Monday, May 26, 2008

Memorial weekend

Almost exactly 11 years ago my friend D. (yep same one as the recent motorcycle trip) and I had set across the US in his bread truck (Think old 1960's UPS van.) One of the stops we made was at his cousin's house in rural Pennsylvania. I have not seen or talked to her since. For Memorial weekend D. was heading out there to visit and invited us along.
Because of Memorial day traffic it took us about longer to get there. However it was nothing like the weekly exodus between Los Angeles and Las Vegas when we were living there. L. and I had brought our folding bikes and it was nice to just put them in the back of the car instead of needing to put the bike rack on.
On Saturday it just happened that the city had got together and had a group garage sale. I thought it was interesting because it reminded me more of an antique sale. A lot of people were selling old rusty cast iron cookware and other kitchen utensils that had not seen use for at least 50 years. (However I remember using them as a child and enjoyed explaining the weird contraptions to my wife.) They then took us for a tour of the old railroad path where the tracks had been removed. It was so quiet and pretty because everything is so green. The path followed the Susquehanna river and was very relaxing. By the time we made it back home we had ended up riding 10 miles. After that they had to show us the local ice cream hang out, and ride home through another covered bridge. We had the obligatory memorial weekend BBQ then set up our tents to sleep outside for a night.
Sunday morning I woke up early as usual. Just being able to lay there and listen to the birds was very relaxing. After breakfast at the local restaurant we took a tour of the remains of Centralia. Centralia was a coal mining town until Memorial weekend 1962 (So this was the 46th anniversary we visited) when burning trash caught the mine on fire and it has been burning since. I had heard of the town when I was a kid and was expecting scorched earth and bare dirt from the extra heat. In reality with most of the homes being torn out everything was green and overgrown. The ground was warm and there was smoke coming out of cracks in the ground, but the smoke was mostly hot steam that was very wet when I put my hand over the cracks. When the wind died you could hear the hissing and popping coming through the cracks so it is still very much active.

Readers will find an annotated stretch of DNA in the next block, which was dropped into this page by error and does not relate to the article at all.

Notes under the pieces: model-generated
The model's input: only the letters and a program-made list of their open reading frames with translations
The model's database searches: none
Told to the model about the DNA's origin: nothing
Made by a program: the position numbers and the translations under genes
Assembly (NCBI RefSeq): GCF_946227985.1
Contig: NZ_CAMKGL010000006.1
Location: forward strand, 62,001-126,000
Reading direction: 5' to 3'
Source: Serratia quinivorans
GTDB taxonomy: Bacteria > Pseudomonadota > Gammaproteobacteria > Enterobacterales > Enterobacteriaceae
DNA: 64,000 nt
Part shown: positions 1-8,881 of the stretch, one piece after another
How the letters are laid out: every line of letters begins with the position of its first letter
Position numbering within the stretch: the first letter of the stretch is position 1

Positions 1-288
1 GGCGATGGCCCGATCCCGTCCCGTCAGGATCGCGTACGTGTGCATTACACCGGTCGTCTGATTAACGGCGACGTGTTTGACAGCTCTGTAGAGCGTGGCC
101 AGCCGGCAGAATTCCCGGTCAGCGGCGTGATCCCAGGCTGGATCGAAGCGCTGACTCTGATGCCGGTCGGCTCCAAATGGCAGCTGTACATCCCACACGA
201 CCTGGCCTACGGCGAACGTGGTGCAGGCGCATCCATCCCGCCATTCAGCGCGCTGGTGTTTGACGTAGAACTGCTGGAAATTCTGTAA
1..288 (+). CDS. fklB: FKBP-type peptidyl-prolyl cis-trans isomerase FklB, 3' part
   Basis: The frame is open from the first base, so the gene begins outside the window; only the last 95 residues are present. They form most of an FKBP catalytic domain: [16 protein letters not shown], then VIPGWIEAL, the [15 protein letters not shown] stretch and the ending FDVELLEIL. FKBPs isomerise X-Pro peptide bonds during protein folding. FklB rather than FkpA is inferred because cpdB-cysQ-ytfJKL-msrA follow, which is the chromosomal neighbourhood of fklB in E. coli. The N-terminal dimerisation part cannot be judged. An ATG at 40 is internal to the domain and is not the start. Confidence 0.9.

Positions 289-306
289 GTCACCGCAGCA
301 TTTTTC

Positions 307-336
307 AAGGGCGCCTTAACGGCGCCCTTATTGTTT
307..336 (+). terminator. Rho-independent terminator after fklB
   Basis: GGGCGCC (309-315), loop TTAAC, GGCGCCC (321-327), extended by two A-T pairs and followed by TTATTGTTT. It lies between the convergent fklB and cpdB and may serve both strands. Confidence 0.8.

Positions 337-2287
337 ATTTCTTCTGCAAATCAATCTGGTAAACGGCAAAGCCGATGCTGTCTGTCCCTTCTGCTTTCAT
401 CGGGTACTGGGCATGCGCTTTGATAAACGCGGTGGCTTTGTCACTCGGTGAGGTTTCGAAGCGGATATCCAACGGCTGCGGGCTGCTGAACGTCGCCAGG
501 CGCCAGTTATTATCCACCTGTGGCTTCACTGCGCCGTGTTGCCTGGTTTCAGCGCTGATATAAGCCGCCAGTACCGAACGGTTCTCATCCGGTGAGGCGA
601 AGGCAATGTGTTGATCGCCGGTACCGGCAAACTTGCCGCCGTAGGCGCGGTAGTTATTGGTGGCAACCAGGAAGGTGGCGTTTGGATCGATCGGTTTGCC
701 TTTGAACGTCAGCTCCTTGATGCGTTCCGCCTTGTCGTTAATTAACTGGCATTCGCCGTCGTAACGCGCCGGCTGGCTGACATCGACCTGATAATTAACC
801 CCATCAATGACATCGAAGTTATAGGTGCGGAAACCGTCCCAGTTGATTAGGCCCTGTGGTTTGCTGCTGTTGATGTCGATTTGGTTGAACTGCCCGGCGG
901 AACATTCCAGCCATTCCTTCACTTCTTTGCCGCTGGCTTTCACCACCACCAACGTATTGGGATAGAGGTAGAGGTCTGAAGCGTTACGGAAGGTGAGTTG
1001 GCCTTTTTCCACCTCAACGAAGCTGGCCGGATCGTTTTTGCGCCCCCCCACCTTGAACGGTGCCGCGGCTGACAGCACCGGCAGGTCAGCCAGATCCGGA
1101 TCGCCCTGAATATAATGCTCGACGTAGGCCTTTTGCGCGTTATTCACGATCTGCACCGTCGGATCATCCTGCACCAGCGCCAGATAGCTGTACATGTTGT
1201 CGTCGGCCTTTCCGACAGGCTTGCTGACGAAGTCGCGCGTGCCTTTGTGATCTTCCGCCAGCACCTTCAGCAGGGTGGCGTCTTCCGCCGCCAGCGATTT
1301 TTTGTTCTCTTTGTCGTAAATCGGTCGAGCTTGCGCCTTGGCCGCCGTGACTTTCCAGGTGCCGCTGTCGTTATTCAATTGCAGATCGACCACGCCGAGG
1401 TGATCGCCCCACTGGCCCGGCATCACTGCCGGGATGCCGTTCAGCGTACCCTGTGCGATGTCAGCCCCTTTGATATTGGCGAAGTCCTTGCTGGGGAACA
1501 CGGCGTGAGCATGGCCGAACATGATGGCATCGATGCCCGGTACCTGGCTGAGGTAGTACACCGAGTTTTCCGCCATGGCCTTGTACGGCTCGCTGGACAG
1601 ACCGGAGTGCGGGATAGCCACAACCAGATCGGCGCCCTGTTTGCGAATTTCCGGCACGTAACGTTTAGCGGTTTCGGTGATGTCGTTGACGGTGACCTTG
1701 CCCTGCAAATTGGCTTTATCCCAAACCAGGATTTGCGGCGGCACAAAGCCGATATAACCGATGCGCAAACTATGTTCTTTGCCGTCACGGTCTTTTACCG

D. had brought his convertible so we then enjoyed just riding around rural Pennsylvania and another bike ride before packing up and heading home. Riding bikes through old covered bridges is something that should be done by everyone at some point in their lives.
The drive home was much easier since we returned Sunday night and did not hit any traffic. When we had been in a car driving around Europe we had found an English copy of "The Lion the Witch and the Wardrobe." The person not driving would read out loud to pass the time, and it made for a better experience when the movie came out. With "Prince Caspian" showing in theaters I decided to try it again for the second book to help pass the time in traffic. In the 4 hours there and 3 hours back we finished the book between the two of us reading. So on memorial day with us both not wanting to do anything else we went and saw the movie at the theater. Like most movies adapted from books, the books are better but I thought it was interesting to see how they handled some of the sub-plots given the time restraints.

Sunday, May 18, 2008

Riding Down the Parkway

We bought folding bikes for our cruise to ride through all the cities we visited. I wanted to make sure that these folding bikes could ride normally so we wouldn't be disappointed when it was to late. I am so used to things not fitting me it was nice to find a small folding bike that did. On Sundays during the summer from 10am-2pm they close one of the parkways close to where I like for bikes to enjoy the ride. A nice 14 mile loop sounds like the perfect test to me.
It was a beautiful ride there are trees everywhere so most of the ride is shaded. The weather was great though. It was supposed to rain starting around 1pm but since I was only doing one lap it was just nice and cloudy. This is an old section of parkway. I guess it was still back when the philosophy was to make the drive as beautiful as possible instead of just inexpensive. There are stone bridges over the river and a parks and forests are intertwined. Basically just being able to ride and enjoy the quiet of the bikes around me is what I had wanted to get out of the 5 boro bike tour.
So how did my folding bike perform? Great, actually. I was passing pretty much everyone that wasn't in full spandex riding gear and on a race bike. The thing that surprised me was how many comments I got about my bike. As I rode past groups or families I heard: "Wow, daddy what kind of bike is that?", lots of "Wow"'s and "Cool"'s, "I want a bike like that", and "How much did it cost". The one that caught me most off gaurd was hearing a girl actually spell out "L-O-L".